With so many animal horror stories out there at the moment, I thought I would share one that shows how much the work of animal carers matters. As a wildlife carer I don’t usually get to see what happens next, after release. It’s rare that we do. It’s one of the things that makes this volunteer role so difficult. The not knowing. So to see Richie and Marion doing so well, it makes the heart swell.
It not a tale of a cute fluffy or anything else that that generally makes people go, arrr, it’s the story of two Cunningham skinks. Large skinks, things that shuffle in the undergrowth, cleaning up the bugs, and fallen fruit. Things with scales… and bite. But no less worthy of love, care and attention.
Richie came into care after being attacked by a dog in Bungendore. He had lost a large part for his tail and had bite wounds on his body. He over wintered with me, in a tank being fed the best food to help him heal. I’m no longer finding crickets in my house; but for while I did.
Marion was also a victim of a dog attack, but as I didn’t care for her. someone else did. Because she was looked after by someone else I don’t know much about her, but I do know that she also over wintered to heal and recover from her injuries.
We weren’t entirely sure where either of these Cunningham Skinks had come from, but as they usually live in family groups we wanted to get them back to them if we could. I spent an entire day door knocking and searching for signs of these guys in back gardens before I had to make a decision. I found no traces of their preferred habitats – large piles of rocks- and not tell-tale signs of family groups.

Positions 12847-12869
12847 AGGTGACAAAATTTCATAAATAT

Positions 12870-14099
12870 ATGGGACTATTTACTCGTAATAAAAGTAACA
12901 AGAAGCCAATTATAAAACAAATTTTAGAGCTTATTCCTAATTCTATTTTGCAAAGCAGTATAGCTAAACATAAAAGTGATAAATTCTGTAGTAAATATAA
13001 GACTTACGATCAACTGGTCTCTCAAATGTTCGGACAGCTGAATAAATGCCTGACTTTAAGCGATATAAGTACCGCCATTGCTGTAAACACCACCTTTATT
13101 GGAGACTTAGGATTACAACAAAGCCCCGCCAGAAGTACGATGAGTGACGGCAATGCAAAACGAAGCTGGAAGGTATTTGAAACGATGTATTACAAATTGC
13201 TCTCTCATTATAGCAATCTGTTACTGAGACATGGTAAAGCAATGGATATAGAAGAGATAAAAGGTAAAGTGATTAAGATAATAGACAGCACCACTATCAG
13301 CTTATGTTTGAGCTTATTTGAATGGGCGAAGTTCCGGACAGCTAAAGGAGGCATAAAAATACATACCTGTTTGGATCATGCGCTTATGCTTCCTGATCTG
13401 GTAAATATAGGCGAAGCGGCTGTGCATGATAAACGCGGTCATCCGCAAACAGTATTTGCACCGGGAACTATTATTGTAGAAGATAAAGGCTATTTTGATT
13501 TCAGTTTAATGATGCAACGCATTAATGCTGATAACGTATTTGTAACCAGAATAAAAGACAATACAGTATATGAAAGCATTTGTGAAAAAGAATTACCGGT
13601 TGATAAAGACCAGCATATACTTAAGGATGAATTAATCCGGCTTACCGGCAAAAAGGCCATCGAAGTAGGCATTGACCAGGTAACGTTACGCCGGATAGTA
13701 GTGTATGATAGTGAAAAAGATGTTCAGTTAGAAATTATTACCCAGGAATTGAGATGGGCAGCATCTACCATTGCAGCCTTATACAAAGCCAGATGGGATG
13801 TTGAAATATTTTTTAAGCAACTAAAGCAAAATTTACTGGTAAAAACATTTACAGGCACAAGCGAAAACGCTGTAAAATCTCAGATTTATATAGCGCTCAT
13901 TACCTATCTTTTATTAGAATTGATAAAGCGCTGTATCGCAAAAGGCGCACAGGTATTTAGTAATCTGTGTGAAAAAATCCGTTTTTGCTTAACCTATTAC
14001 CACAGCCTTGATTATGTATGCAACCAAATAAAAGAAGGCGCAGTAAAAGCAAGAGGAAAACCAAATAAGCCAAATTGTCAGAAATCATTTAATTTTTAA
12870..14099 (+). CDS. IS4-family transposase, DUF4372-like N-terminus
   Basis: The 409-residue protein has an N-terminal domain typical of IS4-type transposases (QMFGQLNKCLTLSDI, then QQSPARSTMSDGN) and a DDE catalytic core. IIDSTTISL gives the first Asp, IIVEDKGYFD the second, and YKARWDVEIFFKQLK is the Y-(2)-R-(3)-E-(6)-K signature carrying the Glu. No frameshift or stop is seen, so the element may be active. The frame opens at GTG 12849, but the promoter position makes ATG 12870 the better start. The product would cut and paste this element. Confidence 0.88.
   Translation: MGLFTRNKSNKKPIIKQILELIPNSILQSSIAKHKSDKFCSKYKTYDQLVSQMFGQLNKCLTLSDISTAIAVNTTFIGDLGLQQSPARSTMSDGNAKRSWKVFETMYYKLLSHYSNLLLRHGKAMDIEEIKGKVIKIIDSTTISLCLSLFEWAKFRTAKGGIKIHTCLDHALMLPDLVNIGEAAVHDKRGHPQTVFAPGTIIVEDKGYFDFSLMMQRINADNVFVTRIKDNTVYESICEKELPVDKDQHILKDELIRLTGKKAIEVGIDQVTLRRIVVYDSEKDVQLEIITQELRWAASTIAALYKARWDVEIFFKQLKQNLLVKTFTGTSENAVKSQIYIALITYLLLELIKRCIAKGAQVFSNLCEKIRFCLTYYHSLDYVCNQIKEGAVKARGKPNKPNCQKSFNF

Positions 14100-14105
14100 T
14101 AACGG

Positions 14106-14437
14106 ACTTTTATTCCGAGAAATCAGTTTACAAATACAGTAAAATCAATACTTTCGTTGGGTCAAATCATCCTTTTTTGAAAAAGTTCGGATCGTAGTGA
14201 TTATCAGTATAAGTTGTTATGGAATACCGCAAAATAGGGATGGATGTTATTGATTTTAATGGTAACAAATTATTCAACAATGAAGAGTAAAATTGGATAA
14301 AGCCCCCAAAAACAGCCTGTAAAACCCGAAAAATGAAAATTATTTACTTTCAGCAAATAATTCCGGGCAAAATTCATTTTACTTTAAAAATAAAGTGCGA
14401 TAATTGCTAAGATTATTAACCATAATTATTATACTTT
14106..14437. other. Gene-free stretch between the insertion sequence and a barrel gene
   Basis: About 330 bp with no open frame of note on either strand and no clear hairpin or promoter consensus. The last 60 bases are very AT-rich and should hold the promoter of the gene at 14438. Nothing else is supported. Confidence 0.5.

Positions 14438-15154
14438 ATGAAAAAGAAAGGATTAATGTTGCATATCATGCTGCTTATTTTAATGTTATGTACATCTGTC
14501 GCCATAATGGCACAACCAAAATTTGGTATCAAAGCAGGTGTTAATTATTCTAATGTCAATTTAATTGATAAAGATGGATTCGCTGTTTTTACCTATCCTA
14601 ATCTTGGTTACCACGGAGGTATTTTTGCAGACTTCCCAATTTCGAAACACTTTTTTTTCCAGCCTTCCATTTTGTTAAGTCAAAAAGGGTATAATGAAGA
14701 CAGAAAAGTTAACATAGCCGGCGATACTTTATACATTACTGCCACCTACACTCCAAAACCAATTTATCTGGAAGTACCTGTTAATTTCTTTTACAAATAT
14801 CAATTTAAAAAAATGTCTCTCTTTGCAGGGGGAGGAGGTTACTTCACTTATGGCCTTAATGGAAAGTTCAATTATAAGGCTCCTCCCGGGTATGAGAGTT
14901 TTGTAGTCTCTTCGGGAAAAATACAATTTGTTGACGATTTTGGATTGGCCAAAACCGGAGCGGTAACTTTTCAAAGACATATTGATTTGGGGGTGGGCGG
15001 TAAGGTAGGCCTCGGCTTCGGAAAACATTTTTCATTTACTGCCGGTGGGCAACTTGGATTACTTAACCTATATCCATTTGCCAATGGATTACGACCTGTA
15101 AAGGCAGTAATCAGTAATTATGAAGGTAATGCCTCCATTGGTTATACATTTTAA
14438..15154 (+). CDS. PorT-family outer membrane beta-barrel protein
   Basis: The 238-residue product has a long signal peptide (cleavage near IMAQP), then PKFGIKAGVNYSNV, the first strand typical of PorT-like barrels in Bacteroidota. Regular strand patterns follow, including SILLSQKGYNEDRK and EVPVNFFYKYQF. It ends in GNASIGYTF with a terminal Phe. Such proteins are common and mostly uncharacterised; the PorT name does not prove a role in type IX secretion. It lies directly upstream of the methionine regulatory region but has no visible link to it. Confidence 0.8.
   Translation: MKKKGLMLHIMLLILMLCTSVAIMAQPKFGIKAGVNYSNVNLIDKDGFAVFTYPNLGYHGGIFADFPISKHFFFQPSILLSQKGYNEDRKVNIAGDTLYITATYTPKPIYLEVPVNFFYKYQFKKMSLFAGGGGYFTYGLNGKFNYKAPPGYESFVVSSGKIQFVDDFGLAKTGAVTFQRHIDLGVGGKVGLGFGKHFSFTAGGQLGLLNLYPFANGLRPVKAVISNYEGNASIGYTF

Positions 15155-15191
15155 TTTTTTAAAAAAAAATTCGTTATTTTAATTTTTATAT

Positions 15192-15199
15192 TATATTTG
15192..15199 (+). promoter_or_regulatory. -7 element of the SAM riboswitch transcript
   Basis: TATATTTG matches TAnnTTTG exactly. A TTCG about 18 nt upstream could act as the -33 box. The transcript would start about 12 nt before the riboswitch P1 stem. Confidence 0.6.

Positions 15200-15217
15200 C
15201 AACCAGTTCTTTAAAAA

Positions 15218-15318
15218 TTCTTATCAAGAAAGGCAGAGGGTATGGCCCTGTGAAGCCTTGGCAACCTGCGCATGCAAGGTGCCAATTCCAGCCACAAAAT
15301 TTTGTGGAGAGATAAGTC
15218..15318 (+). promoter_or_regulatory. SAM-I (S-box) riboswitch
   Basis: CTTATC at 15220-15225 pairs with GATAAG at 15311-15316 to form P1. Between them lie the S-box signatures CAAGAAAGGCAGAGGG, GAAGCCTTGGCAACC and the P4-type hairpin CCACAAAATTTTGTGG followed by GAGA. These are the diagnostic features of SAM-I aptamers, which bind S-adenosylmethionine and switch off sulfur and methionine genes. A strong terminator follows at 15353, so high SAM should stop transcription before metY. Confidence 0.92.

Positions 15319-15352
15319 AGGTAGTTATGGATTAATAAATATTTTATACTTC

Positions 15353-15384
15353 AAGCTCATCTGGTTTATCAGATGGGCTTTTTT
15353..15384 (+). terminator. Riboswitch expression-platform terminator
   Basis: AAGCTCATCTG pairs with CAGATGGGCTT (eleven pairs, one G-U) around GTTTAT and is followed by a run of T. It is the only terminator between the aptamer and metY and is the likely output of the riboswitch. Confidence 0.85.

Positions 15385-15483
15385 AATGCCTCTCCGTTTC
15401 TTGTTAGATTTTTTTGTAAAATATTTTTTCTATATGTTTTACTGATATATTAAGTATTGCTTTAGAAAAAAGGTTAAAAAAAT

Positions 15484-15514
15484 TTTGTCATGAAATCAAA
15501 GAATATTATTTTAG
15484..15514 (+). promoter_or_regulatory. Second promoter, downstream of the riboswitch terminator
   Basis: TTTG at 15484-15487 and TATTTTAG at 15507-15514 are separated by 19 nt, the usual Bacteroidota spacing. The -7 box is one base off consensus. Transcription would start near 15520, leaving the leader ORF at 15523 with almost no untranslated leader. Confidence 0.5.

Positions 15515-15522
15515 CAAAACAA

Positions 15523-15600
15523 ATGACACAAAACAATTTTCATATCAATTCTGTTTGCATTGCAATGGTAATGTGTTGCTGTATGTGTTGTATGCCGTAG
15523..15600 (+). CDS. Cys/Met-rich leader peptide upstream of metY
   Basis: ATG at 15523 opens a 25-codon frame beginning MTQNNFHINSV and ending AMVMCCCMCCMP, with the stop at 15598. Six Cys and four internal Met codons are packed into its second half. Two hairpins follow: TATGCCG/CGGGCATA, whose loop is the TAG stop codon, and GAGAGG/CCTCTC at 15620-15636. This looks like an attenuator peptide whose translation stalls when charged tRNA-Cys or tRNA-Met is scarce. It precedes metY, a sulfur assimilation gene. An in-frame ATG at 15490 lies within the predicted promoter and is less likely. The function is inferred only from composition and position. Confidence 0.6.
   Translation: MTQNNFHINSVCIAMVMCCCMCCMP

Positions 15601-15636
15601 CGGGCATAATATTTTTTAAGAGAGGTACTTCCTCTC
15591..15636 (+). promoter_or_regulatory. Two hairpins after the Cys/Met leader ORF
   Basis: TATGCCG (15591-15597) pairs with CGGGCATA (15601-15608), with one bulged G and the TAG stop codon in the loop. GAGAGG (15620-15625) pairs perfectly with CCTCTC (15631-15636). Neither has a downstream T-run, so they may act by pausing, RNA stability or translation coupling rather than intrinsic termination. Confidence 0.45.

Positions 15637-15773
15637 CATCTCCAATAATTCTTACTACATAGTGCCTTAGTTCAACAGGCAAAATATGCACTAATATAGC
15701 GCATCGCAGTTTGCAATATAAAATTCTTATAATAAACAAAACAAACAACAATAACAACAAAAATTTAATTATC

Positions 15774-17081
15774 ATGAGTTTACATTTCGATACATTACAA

I have friends that live North of Bungendore on a large property away from major roads, with rocks, plenty of water, and traces of other Cunningham skinks. So it was decided they would be released together there. It meant that they could find others and join, or form their own family group.
This year, they’ve added to their family group. Rock piles be darned, they decided to live under the old washing machine next to the house. After all it’s shaded, out of the wind and they can engage in a little exhibitionism in safety.
Life goes on. I say cheers to that! _______ Wildtalk is a free 24/7 debriefing and ongoing counselling service available to all carers of Australian wildlife.